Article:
consumer outreach and their ability to pull back the brand curtain, watch for
significant increases in total sustainability and corporate responsibility in
the consumers’ decision process.
8. Social Susceptibility
Watch for greater influences of engagement and purchase habits via friends and social
networks. Brands will have to factor in the reality that peer-to-peer
communications come in three varieties: good, bad, and bland.
This makes companies more susceptible to consumer indifference, their
conversations and social interactions. Already brands are watching the
“de-friending,” or worse –negative news or outright bad evaluations about the
brand. The brands that make it here will know the “how” of this
9. Mobile Screen Tests
Mobile devices will become mainstream testing retailers on those screens. Brands must
prepare to accommodate this trend, as consumers will rely more upon screens to
engage with brands and guide purchase decisions. Brands will need to create
carefully targeted campaigns for this platform and provide
screen-friendly promotional materials and retail sites.
10. App Savants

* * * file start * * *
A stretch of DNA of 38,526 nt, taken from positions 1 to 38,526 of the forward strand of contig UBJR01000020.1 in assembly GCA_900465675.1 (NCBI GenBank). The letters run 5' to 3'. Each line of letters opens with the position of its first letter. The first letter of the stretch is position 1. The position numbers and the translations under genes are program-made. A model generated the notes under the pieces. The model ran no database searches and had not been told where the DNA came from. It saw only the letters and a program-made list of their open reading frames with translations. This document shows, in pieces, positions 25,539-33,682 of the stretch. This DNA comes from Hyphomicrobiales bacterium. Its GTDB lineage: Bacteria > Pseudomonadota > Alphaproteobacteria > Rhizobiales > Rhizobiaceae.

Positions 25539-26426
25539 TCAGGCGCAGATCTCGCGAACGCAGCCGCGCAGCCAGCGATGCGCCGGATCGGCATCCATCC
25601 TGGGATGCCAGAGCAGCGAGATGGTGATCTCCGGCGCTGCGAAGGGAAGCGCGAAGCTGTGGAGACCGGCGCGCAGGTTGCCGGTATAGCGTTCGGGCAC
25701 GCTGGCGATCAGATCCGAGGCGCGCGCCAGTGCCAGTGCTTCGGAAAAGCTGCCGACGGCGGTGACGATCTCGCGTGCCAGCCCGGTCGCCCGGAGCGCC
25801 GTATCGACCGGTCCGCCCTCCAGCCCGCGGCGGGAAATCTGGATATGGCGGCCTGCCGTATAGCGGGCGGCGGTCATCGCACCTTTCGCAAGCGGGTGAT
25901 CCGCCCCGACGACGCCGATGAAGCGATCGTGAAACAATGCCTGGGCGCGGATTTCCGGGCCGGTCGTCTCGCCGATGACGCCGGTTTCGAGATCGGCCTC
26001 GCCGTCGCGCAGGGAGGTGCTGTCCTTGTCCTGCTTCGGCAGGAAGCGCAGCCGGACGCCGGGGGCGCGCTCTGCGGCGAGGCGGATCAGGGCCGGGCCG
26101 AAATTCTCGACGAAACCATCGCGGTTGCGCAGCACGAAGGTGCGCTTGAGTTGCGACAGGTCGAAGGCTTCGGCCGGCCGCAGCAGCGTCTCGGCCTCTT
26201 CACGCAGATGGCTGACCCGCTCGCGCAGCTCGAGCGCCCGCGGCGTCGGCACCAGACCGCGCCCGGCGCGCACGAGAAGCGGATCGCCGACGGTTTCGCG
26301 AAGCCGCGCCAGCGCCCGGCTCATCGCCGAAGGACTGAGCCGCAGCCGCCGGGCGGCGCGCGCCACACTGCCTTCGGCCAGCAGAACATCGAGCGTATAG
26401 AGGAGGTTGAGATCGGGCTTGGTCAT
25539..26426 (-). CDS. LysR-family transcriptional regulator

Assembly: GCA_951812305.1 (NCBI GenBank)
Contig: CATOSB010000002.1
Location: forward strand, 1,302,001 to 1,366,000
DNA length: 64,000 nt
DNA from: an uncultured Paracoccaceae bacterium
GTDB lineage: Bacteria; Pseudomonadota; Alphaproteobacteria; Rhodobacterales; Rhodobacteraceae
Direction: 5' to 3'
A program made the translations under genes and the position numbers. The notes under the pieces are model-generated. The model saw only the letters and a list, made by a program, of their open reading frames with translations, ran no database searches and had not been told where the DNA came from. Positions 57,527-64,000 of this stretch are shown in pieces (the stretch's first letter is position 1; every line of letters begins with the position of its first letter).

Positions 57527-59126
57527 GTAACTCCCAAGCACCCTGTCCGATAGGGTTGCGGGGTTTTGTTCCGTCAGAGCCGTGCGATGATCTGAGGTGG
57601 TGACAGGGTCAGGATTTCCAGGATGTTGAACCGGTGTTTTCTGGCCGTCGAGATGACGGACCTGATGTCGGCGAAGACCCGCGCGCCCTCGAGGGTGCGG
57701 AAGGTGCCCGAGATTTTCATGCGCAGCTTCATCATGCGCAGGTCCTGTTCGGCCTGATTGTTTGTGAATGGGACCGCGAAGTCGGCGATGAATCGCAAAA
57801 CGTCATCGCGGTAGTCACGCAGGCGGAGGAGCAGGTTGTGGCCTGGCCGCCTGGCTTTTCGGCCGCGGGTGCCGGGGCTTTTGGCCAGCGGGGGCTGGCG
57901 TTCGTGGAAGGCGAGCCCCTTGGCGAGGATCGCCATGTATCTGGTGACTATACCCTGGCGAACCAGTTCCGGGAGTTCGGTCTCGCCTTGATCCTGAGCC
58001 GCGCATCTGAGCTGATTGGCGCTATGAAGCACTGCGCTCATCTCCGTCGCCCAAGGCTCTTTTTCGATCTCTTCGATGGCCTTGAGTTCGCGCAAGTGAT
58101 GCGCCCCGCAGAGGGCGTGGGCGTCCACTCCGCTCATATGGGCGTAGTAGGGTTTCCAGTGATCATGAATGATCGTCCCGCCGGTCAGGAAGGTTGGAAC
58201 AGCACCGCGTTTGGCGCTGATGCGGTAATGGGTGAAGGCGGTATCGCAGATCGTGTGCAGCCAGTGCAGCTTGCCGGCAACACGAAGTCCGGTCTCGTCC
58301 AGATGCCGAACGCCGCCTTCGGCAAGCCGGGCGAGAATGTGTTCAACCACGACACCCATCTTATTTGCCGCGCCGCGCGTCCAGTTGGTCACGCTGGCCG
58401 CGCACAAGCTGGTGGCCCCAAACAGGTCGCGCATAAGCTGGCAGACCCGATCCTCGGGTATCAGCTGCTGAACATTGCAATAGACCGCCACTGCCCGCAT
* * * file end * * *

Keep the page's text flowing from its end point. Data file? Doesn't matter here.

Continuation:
Consumers will take greater advantage of applications. But this year those typically
small, specialized programs downloaded into mobile devices will move beyond
games, GPS, and media, to more personalized applications that monitor, remind,
suggest, learn, and know their users’ profiles and preferences. Brands will
need to make greater use of such emotional and intimate connections.
11. Facebook Is a Given
With brand ubiquity on the largest social network, recognition will be the least of
a brand’s concerns. The question is not, “should I be on Facebook,” but has now
become “what should I do on Facebook?” Brands will have to graduate from
posting pictures, collecting friends, and/or offering coupons. But doing so
will depend on the category in which the brand competes and where social networks
make themselves strategically felt in the category.
12. Saturation Leveling
It’s no secret that there are more products and services using more platforms and
outreach streams with the marketplace dangerously close to saturation with
marketing messaging. But just because it’s different, doesn’t mean it’s
differentiating. Brands will have to plan and research engaging pre-launch
activities if they wish to level the playing field and earn a high
engagement-to-effort return on their investments.
13. Engagement Empowers
Non-engaged customers are a brand’s most vulnerable assets. Period. Marketers need to
engage all along the journey, from engaging platforms, programs, messages, or
experiences. Brands must keep their eye on the prize when using any of these engagement
methods, however. It’s all about meeting the ultimate goal of increasing brand
By the way, the number 13 is also thought by some to be unlucky. And we agree, but
only those brands that ignore these trends will face direct consequences to the
success or failure of branding, engagement, and marketing efforts in 2013.
Contributed to Branding Strategy Insider by: Robert Passikoff, President, Brand Keys
Sponsored By: The Brand Positioning Workshop